Harun Yahya

Reviving the land of riches



Once upon a time, Africa was the land of riches, a continent of powerful kingdoms, happy inhabitants, fertile lands, rich wildlife and unique cultures. Especially after Islam entered the continent, Africa thrived and built great civilizations. For example many people don't know that Timbuktu was once a hub of trade and culture and housed world’s first university that had 25,000 out of city’s 100,000 inhabitants as its students.

The colonial powers of the time needed cheap labor and vast sources to feed their ravenous industrial endeavors. And very conveniently, social Darwinism provided the fake justification for the slavery of African people and the exploitation of their lands. In now what is called the ‘scramble for Africa’, ninety percent of the continent came under European control between 1881 and 1914. The large African diaspora today is the legacy of millions of Africans taken out of their lands as slaves.

What is the situation today? At the moment, most countries of Africa are struggling with civil wars, conflicts, diseases and notoriously poverty. Unsurprisingly, this is mostly due to the crippling colonization, which cannot be marked off as completely over. It is worth mentioning that France still gets colonial tax from its former colonies in Africa, which is around $500 billion each year.[i] Considering that the total amount of aid Africa has received in the 60 years since the end of colonization is only twice this amount, the reasons for the poverty at the continent becomes quite clear without need for much investigation.

Indeed, despite its rich natural resources, today 75% of the world’s poorest countries live in Africa. In 2010, 414 million people were living on  $1.25 or less a day in sub-Saharan Africa. Almost one in three people in sub-Saharan Africa are undernourished and 589 million people in the same area live without electricity.[ii] The list goes on. Fortunately, the world isn’t what it used to be a century ago and many people do everything they can to help the people of Africa. Indeed, since 1960s, more than $1 trillion in humanitarian aid were transferred to Africa. But how did it fare?

Not so well. Although people are acting with good intentions, most of the time, unplanned aids that do not take into consideration various economical, social and environmental factors fail to create the desired effect. A common example to illustrate the problem is the story of a local egg producer. Since large amounts of eggs are shipped to Africa and distributed for free, the local egg producer could not sell his products and after a while he shut down. However, when the charities did not send egg the next years, people were left completely helpless as there was neither free egg this time, nor the possibility to buy it locally. This is a real example and similar incidents happen in all sectors. In short, such aids that are sent without careful planning and management may impair people’s ability to produce and provide for themselves. Therefore it is important that the aid is provided in a careful and planned way to support the local producers and economy.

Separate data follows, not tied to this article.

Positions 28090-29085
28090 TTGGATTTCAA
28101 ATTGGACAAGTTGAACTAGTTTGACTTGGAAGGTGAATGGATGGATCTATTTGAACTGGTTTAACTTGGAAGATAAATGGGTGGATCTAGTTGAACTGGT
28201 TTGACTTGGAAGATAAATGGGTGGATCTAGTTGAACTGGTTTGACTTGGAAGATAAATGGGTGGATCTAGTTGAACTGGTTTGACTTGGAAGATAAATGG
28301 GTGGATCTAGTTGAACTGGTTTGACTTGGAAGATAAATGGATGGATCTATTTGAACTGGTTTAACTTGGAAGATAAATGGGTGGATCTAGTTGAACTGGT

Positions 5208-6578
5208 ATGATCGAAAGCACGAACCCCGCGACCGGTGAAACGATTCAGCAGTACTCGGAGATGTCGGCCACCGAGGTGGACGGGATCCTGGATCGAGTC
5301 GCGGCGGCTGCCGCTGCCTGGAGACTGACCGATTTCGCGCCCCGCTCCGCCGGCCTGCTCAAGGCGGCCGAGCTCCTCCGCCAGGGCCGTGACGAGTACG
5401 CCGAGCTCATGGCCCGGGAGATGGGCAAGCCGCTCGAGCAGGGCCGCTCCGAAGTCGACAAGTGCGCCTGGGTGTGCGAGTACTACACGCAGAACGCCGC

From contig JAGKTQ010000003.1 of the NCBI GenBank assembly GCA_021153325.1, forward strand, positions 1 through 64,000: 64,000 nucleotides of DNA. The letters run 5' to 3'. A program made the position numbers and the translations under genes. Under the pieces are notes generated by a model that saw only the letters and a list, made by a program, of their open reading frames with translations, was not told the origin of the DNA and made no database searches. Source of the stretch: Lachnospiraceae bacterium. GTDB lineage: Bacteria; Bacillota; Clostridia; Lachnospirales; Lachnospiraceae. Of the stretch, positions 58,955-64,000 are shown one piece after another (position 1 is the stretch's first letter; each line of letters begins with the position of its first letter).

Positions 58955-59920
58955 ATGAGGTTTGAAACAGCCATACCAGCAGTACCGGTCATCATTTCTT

Furthermore, the so-called agro-imperialism is crippling Africa’s ability to produce its own crop and compels it to buy instead international supply. In addition, most Western countries are renting the lands of Africa for agriculture, and they are usually held exempt from taxes for a long time, while their produce is mostly exported. They set aside a little amount for the domestic market, which causes disadvantage for African people in competition. This practice therefore makes Africa even poorer.

All these problems prevent the African countries from creating their own economies, sectors and industries and make them dependent on foreign help. However, if the sponsor countries and institutions focus on encouraging entrepreneurship and creating talents in Africa,  there is no doubt that the aid will be much more effective. Successful planning will eventually create the desired effect and help African people achieve the life standards they deserve.

One African country decided to take a completely different approach and the results have been impressive. After Eritrea won its independence in 1993, it walked away from millions of dollars of aid, including those from the UN, World Bank and international charities. Instead it has pursued a “Self-Reliance program” for almost a decade and albeit slow, the results have been promising in food, health, infrastructure and education.[iii]

Although this is one way to create development, foreign aid is not unhelpful as long as it is planned carefully. On the contrary there is no doubt that it helps greatly to those that need it. However, to really create the desired effect and help the African people, it is crucial to support and encourage the growth of local economy, entrepreneurship and local talents with these aids. Once this is done, the results will be more effective and beneficial to both the African people and the world.

 


[i] http://www.globalresearch.ca/frances-colonial-tax-still-enforced-for-africa-bleeding-africa-and-feeding-france/5547512



[ii] http://borgenproject.org/10-quick-facts-about-poverty-in-africa/



[iii] https://www.tesfanews.net/ask-eritrean-president-why-foreign-aid-is-crippling-africa/



Adnan Oktar's piece in Gulf Times

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